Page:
The top United Nations envoy to Timor-Leste today called for sustained international support as the country seeks to move from post-conflict recovery towards long-term development.
“Timor-Leste’s development needs are still massive and continued outside assistance is required for several years,” Secretary-General Ban Ki-moon’s Special Representative Atul Khare told a meeting of the country’s development partners.
Mr. Khare, who also heads the UN Integrated Mission in Timor-Leste (UNMIT), noted that 2008 turned out to be a good year for the country, despite the “deplorable events” of February – when President José Ramos-Horta and Prime Minister Xanana Gusmão were targeted in two separate attacks.
Peace and security has been re-established, and significant progress was made in the return and reintegration of internally displaced persons (IDPs), he said, citing some of the achievements of the past year.
“The challenge is now to ensure the long-term sustainability of the progress recorded in the restoration of peace and security,” Mr. Khare stated. “It is indeed time to focus on a shift from immediate post-conflict recovery and emergency stabilization to a development agenda.”
He noted that the basis for joint efforts to promote lasting and sustainable peace in the country is the Medium-Term Strategy 2009-2013, developed in consultation with Timorese stakeholders and international partners.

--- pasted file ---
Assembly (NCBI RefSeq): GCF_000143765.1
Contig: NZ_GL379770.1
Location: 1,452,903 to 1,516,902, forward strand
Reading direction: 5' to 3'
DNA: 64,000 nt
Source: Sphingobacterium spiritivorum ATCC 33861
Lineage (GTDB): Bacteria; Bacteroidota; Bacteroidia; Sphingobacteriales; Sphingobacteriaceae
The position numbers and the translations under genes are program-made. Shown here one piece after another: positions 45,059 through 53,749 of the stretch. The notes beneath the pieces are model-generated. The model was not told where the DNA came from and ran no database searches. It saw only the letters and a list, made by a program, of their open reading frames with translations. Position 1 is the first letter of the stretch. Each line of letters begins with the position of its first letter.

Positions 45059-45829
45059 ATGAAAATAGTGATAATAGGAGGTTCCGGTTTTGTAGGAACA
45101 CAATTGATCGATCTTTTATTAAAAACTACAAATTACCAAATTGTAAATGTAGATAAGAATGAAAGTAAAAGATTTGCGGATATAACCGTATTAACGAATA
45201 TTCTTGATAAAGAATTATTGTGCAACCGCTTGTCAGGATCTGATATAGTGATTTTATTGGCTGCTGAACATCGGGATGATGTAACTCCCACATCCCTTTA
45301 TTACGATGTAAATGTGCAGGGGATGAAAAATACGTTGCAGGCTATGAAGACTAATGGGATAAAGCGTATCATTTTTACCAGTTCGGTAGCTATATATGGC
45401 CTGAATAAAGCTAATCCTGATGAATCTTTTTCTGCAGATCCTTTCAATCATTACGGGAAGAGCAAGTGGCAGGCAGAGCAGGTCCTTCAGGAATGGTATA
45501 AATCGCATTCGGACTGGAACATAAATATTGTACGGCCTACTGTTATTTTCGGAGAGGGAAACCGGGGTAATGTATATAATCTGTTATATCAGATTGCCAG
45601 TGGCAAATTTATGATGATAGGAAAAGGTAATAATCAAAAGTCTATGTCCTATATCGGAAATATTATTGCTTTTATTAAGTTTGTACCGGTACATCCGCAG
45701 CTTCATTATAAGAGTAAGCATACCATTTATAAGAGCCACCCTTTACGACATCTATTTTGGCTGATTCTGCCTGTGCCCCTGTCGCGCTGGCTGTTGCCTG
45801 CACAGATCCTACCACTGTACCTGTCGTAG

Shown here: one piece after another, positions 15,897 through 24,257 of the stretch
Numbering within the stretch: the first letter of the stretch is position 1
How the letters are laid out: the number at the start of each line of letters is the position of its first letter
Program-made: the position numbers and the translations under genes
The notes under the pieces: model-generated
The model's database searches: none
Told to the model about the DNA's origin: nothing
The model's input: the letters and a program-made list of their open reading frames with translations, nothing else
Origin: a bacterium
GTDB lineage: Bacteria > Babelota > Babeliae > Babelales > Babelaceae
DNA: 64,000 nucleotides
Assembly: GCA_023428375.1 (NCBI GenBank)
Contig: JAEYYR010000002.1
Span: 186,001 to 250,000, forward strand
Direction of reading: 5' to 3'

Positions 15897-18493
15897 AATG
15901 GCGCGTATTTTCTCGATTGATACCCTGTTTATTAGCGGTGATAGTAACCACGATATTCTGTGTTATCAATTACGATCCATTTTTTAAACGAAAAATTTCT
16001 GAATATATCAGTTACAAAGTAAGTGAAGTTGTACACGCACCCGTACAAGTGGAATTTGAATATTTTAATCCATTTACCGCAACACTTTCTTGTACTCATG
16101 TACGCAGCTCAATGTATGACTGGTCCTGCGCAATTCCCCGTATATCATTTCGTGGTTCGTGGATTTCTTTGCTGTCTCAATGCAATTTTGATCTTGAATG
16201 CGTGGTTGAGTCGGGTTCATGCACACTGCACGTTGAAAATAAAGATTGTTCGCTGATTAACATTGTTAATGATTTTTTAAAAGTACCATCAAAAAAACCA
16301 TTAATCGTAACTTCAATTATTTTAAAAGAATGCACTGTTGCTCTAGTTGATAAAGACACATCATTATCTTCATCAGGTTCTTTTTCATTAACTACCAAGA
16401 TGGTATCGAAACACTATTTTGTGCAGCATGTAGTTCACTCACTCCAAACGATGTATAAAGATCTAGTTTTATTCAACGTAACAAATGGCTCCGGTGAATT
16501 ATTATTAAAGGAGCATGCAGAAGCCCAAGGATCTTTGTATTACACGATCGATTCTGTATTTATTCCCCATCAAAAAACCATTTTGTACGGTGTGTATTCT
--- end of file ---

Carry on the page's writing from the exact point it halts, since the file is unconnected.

The proposed plan incorporates efforts to achieve the globally agreed anti-poverty targets with a 2015 deadline, known as the Millennium Development Goals (MDGs), as well as four other key objectives: an improvement of security sector institutions; an effective justice and penal system that fully uphold the rule of law; democratic governance; and economic and social development.
“Many of these fundamental priorities will require sustained long-term attention well beyond UNMIT’s lifespan,” Mr. Khare said.
Noting that Timor-Leste is “blessed” with significant natural resources, the Special Representative highlighted the need for equitable management of the national wealth. In this regard, the Petroleum Fund – which is still the country’s only major source of income – must continue to be managed in line with the law to ensure predictable returns from oil and gas revenues in the longer term.
It is also crucial to give special consideration to the needs of vulnerable communities and women, he added. “Some progress towards gender equality has been recorded, but gaps exist in the protection of victims of sexual and gender-based violence, which constitutes nearly a quarter of the crimes committed in the country.”
Mr. Khare also cited youth employment and strengthening education and training as priorities for the young nation, which the UN helped shepherd to independence in 2002.